Puppet Slam | Oct. 14-16, Downstairs Theatre | Puppeteer Cathy Shaw will curate this slam that features contemporary short-form puppet and object theatre from emerging and seasoned puppet artists.
Jump Start | Oct. 21-24, Ellen Stewart Theatre and Downstairs Theatre | Five excerpts from works-in-progress will be performed on the same program. These puppet artists have been developing their new works via La MaMa residencies supported by Cheryl Henson and the Henson Foundation since the onset of the pandemic:
Living Not Dying by Leah Ogawa; a solo puppet work about life’s transformations.
MIA M.I.A. by Charlotte Lily Gaspard; a new shadow puppet musical for adults. A Midnight Radio Show production.
Lady Xok by Rebekah Cristana de Ybarra, an interdisciplinary presentation combining puppetry with dance, song, electric and Mesoamerican instruments.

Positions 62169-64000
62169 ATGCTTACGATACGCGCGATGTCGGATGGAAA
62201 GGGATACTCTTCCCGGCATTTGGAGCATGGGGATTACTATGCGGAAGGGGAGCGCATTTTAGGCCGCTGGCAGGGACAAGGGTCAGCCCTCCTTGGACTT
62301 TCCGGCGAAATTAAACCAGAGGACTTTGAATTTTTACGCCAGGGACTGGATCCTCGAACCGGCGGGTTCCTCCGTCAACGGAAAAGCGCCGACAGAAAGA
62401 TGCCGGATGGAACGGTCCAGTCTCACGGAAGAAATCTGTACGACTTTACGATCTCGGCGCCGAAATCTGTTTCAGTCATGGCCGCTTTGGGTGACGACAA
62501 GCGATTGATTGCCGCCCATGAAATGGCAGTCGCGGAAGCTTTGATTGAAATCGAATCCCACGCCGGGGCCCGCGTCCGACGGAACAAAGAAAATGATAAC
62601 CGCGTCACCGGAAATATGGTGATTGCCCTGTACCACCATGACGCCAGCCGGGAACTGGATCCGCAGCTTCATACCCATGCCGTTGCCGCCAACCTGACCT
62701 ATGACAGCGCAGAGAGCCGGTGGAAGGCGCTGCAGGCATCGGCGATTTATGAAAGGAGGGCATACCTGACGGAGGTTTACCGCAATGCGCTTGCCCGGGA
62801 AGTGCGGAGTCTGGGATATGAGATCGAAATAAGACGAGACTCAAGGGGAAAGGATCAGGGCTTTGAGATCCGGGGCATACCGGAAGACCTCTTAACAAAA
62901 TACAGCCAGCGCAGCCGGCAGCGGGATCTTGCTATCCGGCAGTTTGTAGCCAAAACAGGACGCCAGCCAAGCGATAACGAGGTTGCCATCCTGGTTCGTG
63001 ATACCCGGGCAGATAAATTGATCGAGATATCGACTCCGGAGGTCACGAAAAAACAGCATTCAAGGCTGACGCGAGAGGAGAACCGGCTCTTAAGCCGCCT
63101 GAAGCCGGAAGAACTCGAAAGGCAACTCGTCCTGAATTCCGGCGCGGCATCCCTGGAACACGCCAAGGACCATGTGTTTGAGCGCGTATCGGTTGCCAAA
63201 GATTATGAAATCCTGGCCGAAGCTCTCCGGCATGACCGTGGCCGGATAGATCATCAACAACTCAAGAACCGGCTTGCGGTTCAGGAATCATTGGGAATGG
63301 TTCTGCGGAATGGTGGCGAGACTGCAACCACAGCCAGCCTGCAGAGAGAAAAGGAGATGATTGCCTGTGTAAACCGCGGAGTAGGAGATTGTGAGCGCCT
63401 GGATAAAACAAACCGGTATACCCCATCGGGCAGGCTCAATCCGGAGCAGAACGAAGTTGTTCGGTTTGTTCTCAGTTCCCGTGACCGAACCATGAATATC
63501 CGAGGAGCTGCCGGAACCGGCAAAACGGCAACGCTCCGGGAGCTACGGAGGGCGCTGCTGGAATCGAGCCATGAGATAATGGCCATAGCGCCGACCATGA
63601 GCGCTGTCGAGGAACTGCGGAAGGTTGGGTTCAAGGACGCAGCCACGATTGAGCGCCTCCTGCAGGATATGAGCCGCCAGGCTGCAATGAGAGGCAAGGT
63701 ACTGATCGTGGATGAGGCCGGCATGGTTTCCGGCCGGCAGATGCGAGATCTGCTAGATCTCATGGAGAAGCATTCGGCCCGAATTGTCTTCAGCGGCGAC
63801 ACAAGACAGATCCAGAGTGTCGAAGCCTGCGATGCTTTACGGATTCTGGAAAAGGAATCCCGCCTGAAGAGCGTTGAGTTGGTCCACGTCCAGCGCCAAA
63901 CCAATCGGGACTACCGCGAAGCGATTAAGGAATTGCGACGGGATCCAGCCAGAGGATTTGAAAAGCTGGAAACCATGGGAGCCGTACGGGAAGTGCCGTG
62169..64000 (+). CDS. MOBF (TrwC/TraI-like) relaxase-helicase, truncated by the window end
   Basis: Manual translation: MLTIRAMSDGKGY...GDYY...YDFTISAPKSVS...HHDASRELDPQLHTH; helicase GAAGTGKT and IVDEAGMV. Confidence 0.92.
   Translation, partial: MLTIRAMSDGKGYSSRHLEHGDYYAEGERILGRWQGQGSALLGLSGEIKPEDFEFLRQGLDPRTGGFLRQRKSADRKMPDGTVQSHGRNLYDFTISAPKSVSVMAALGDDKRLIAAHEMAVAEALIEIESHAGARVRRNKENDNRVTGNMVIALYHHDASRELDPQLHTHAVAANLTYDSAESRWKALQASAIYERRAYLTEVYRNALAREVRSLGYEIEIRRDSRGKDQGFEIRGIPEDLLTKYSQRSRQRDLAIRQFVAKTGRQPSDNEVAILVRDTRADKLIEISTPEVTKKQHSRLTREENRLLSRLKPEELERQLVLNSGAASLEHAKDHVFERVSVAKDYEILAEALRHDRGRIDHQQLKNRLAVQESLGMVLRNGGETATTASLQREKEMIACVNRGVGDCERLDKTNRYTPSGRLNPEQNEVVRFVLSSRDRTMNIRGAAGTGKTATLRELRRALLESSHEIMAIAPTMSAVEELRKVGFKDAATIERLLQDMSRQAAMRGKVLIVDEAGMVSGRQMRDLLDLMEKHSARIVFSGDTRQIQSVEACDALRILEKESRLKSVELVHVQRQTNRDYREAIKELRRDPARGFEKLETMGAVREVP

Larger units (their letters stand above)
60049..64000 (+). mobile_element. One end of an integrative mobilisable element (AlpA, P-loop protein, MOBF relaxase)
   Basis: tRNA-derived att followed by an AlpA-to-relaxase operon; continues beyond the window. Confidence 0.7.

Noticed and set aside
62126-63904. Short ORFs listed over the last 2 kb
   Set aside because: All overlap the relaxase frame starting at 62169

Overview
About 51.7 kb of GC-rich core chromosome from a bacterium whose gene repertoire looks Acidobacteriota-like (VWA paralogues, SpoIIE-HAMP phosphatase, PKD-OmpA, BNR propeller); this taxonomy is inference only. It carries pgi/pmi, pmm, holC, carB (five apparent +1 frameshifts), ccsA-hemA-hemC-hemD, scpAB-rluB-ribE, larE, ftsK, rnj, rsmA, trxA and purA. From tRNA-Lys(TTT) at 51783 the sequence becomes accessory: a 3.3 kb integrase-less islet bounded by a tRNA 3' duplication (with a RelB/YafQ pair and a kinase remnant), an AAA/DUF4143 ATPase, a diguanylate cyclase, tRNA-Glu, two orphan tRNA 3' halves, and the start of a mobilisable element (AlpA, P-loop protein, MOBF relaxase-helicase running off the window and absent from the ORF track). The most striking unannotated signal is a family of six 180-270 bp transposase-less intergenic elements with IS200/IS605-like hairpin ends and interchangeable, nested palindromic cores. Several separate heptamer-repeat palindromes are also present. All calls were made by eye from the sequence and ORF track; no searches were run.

Sounding the Resonant Path by Tom Lee; a performance installation with music that draws on the spiritual connection between the human world and the natural environment.
The Autobipuppetry of Jeghetto by Tarish “Jeghetto” Pipkins; a barber and self-taught artist from a small mill town in Pennsylvania, Jeghetto has been creating puppets and performances for over a decade at his home base in North Carolina. Autobipuppetry is comprised of Mr. Pipkins’ life story as told through a puppet miniature of himself.
Family Programming: Nostalgia | Through Oct. 24, Lobby of Downstairs Theatre | Nostalgia reveals instances of love through stories based on imagined or remembered reality from members of Loco7’s Sirovich Senior Center’s community of artists and teenage students from New York City Public Schools. This interactive video installation is made up of 13 unique short toy theatre pieces that the intergenerational participants created around the theme of nostalgia and love.